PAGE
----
Ravaging Times

chapter 366

{north of Jingzhou}

[?]: Waiter, get us some food.

[?]: Are you from the north, sir?

[?]: Yeah, I’ve been asked that over ten times today.

chapter 366 Of Poetry and Flower
(“good poem good flower”)

[?]: What else… The Cao army is everywhere and we’re all peeing our pants.
(“…scared farting and peeing”)

[?]: Cao Cao’s troops went north, took Liyang and also secured Pingyang.

[?]: The troops are transferred back as soon as they won.

[?]: Why not give chase to the retreating army? They’ve got the advantage.
(he still believes the Yuan clan has more men to overwhelm Cao Cao’s army?)

[?]: Blame it on those two Yuan brothers.

[?]: Like dogs after a bone, they went at each other’s throats the moment Cao Cao pulled out.

[?]: Brothers at odds? Not unlike our two young masters of Jingzhou.

[?]: It was all fine and dandy for Liu Qi to inherit the rule, but lately I’ve heard that his younger brother Liu Cong is to be the successor.
(simplified)

[?]: I fear there’s going to be waves of infighting within the clan.
(“…really cause one to worry”)

[?]: Those two will attack each other once Liu Biao leaves. Then it’s all over for Jingzhou.
(“…mutual biting…”)

[?]: Yes. Cao Cao will be here sooner or later, and we’ll already be wounded at the core.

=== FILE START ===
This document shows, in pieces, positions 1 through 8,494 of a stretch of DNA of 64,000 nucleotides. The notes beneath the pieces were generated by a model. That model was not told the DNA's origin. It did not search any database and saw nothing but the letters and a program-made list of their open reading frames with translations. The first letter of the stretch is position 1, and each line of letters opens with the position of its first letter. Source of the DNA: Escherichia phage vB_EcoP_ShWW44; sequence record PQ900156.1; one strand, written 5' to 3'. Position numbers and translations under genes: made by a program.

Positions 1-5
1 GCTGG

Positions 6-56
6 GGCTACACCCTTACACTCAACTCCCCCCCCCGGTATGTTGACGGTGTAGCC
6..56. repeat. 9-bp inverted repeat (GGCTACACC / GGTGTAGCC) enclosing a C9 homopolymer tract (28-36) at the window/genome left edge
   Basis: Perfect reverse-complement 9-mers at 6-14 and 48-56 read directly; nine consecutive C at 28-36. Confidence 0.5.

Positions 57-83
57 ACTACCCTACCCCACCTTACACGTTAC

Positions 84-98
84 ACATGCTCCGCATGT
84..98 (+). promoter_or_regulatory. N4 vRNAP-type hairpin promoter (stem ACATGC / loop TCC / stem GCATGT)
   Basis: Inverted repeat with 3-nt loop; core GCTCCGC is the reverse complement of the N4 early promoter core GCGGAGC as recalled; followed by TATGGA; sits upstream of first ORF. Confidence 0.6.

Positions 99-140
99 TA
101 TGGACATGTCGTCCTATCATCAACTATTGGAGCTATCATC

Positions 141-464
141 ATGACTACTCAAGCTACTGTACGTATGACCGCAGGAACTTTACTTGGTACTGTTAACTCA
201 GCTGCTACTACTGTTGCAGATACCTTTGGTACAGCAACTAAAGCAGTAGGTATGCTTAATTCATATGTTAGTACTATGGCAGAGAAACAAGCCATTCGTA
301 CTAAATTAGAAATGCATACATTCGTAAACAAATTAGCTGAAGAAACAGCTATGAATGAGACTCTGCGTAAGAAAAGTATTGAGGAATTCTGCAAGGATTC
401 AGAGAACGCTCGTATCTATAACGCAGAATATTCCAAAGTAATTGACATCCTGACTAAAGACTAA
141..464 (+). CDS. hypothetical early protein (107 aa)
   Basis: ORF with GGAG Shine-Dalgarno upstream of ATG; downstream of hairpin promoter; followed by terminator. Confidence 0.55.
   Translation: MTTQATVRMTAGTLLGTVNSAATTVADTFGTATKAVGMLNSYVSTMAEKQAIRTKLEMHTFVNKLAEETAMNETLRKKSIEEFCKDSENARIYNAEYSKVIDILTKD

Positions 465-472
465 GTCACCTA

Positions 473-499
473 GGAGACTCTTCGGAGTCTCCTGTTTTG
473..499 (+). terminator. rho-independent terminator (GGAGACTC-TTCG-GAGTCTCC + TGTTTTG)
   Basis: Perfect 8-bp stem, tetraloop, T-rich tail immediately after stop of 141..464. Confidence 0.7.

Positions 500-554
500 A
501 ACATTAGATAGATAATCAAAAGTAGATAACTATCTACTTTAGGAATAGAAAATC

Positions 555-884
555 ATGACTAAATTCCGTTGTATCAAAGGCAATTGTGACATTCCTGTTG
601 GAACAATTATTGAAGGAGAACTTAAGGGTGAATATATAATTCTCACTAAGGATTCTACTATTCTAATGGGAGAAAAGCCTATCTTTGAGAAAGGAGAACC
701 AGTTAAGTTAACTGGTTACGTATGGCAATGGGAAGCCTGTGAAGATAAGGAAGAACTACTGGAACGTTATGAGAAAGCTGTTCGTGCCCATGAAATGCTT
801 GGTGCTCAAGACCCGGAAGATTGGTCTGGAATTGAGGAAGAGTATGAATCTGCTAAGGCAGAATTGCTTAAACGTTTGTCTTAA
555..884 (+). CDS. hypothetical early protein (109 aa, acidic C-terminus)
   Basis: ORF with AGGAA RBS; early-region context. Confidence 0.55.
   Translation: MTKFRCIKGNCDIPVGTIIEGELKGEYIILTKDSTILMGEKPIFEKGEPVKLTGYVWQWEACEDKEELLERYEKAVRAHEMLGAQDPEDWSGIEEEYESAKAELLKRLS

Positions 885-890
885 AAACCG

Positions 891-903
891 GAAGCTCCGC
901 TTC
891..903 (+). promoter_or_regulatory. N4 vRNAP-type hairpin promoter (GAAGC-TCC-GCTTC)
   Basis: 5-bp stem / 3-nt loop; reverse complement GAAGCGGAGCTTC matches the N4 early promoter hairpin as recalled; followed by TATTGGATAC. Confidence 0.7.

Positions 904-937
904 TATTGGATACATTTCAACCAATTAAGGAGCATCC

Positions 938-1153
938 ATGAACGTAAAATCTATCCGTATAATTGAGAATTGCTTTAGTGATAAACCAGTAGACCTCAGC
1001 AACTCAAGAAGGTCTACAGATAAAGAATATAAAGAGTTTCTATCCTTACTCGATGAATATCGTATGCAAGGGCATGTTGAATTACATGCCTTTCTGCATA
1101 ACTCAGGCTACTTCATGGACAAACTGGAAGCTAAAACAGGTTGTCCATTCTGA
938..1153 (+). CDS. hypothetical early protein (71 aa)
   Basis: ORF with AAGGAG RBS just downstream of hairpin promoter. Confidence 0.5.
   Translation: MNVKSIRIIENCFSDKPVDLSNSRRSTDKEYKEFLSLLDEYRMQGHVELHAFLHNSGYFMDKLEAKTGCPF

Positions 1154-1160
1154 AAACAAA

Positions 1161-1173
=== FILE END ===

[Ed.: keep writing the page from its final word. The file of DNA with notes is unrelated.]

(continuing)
[?]: Tens of thousands of soldiers were buried alive during the battle of Guandu. That certainly puts people in and around the Jingzhou region on edge.

[?]: And the recent increase in conscription has raised hell for every family in Jingzhou.

[?]: Was your family drafted too, shopkeeper?

[?]: Yes, my son and my younger brother both went.
[?]: They’re headed for Xinye, right?

[?]: Grimmer. Their target is Jiangxia’s Sun Quan.

[?]: What? More trouble at Jiangxia?

[?]: Sun Quan is powerful. Huang Zu keeps losing and is too busy to respond properly.

[?]: Originally Liu Biao had wanted to join forces with Yuan Shao for a guaranteed victory. But the opposite happened.

[?]: Yeah, Sun Quan alone already put us in disarray.

[?]: Now that Yuan Shao’s nearly gone, we’re still kept in check by that boy of the eastern region.

[?]: Blame it on Jingzhou’s withering talent pool. We lack capable men!

[?]: Lucky for us Liu Bei has arrived recently. That sure gave us a chance to breathe.

[?]: Shopkeeper, do you think our lord would be like Tao Qian back then…